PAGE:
Until my confrontation with Palin 2.0, I made sure to blend in with the crowd.  I stayed put when a group of Southwestern students came to counter-protest.  As the tea partiers reacted it became clear they were reacting less to the presence of a counter-protest, but to the fact that they were college students.  One man loudly asked “You think they’ve ever had a job?”  The hostility didn’t end when the counter-protesters went home.  Upon introducing myself as a Southwestern student, one person said, “I’m sorry.”  I was completely taken aback but kept my composure.  He went on to talk about how he would “hate to be my age in this era.”  When framed as a generational issue, the Tea Party makes a little more sense to me.  The largely over 40 crowd isn’t taking kindly to the changes they are seeing in society.  Obama won 2/3rds of the youth vote, young people are more likely to support same-sex marriage, and our numbers continue to grow.  Demographics are not in the Tea Party’s favor.  As more young people hit 18 years of age, it’s clear to see who will have the advantage in a decade.

Conservatism: Christianity

This sign scared me the most

Everyone has a right to their own opinions, but no one has a right to their own facts.  The tea partiers truly believe that our president is a Socialist bent on creating some-sort of utopia where everyone is equally miserable.  How this differs from the Tea Party’s own vision of an America where everyone speaks English and no one is gay is beyond me.  I left the rally feeling depressed.  These were genuinely good people who just happened to listen to a little too much Glenn Beck.  In the end, I’m not discouraged.  Even if my candidates lose in 2010, that won’t stop me from voting again in 2012.  My persistence in voting for what I believe is my way of fighting back.  Those of us who once were marginalized are now demanding our rights and creating thoughtful change.  This is a new America, and try as they may, the Tea Partiers will not be successful in returning this country to a time when only white Christian males were the only ones with power.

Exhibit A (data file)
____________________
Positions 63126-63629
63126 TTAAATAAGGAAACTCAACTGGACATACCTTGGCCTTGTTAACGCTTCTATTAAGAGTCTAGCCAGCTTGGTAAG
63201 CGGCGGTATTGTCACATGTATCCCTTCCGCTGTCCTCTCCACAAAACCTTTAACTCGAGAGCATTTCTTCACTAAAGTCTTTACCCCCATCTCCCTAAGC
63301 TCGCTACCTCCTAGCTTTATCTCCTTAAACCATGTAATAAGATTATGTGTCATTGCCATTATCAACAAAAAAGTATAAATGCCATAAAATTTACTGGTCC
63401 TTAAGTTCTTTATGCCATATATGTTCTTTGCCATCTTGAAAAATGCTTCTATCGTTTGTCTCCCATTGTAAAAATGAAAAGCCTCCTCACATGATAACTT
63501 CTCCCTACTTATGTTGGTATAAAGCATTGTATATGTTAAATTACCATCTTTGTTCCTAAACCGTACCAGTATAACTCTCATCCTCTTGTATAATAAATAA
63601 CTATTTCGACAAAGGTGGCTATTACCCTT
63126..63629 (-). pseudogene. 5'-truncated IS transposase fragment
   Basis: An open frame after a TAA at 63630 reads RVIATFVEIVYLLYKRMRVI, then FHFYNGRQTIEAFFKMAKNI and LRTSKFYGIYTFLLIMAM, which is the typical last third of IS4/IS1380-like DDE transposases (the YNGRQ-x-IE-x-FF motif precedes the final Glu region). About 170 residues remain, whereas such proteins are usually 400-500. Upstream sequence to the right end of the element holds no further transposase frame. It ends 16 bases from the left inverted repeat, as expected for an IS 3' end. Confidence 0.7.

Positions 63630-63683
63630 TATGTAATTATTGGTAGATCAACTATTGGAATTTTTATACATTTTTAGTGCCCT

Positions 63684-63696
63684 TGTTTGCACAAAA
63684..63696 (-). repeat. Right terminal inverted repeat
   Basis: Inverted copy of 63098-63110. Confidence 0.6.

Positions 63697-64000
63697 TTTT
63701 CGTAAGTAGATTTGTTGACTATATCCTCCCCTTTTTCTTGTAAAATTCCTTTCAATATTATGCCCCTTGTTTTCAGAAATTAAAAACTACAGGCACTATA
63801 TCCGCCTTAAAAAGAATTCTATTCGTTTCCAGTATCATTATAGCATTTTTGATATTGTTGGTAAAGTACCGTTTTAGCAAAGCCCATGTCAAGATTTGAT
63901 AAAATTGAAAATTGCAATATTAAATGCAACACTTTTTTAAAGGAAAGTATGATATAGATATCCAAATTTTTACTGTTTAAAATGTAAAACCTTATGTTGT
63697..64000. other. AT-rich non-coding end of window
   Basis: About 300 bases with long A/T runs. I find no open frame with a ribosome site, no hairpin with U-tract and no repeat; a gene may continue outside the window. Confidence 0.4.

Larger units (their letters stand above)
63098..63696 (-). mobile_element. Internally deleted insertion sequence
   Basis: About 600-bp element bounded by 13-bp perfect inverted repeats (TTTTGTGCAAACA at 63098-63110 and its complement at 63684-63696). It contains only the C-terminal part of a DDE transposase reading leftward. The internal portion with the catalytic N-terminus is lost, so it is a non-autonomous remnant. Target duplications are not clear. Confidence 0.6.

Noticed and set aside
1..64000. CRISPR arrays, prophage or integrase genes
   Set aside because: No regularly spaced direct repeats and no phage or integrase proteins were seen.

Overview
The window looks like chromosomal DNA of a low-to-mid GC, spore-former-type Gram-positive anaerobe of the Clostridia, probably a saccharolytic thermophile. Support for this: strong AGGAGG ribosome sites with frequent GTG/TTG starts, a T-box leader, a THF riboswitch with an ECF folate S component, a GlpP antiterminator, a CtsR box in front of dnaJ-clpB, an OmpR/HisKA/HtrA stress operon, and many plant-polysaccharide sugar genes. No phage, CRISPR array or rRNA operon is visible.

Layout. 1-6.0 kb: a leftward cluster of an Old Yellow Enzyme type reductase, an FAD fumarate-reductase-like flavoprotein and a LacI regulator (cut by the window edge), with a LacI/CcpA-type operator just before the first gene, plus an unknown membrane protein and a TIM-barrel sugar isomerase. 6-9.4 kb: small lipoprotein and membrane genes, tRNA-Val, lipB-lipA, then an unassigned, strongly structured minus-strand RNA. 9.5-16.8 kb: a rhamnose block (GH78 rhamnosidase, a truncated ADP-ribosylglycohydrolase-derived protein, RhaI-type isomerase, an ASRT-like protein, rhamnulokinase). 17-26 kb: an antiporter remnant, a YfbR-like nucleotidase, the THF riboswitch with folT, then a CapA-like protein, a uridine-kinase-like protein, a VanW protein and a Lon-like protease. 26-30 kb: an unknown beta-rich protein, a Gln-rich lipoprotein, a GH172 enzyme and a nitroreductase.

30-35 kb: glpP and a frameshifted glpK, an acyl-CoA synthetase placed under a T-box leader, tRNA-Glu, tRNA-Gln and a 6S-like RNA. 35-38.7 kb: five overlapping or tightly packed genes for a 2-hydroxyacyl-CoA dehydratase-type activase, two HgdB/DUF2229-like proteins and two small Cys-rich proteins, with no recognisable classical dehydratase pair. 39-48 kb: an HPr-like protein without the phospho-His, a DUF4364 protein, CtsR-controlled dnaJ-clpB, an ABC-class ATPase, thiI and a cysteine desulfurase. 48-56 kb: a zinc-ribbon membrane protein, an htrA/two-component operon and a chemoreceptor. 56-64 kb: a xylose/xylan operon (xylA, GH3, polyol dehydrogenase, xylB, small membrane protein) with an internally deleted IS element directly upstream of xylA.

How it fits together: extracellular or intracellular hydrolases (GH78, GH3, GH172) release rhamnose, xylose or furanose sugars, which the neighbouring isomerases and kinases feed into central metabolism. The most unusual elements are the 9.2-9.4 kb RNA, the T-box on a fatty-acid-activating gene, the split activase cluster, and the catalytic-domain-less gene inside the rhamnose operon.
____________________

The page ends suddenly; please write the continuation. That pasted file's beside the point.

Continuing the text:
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5 Responses to Tea Time

  1. Simon and Rita Lane says:

    Good job Ethan. We are proud of you. You are a “chip off the old block.” Much love, Nana & Poppo

  2. Rachael J. says:

    You have a clear-headed, insightful way of writing that I find very engaging, Alex. You obviously went into this with an open mind, and only made observations upon what you saw in person, not upon rumors. I wish I had known about this rally, so I could have seen what you did, in person. Since I did miss it, I’m glad we had someone like you there to provide a snapshot of our local Tea Party. Thank you.

  3. Rachael J. says:

    Good job with the writing, Ethan! And, thank you for posting, Alex! Sorry about the mix-up on my first comment.

  4. Michael Saenger says:

    I had a good idea for a sign at one of these things. “OK, fine, maybe Obama was born in Hawaii. But is Hawaii REALLY a state? We demand written proof.”

  5. Thanks a lot for the article. I really love to read such articles for you share different body of knowledge that people should know. I admire writers like you on providing great post that you dedicate your time in doing so. Thanks again and keep up the great work!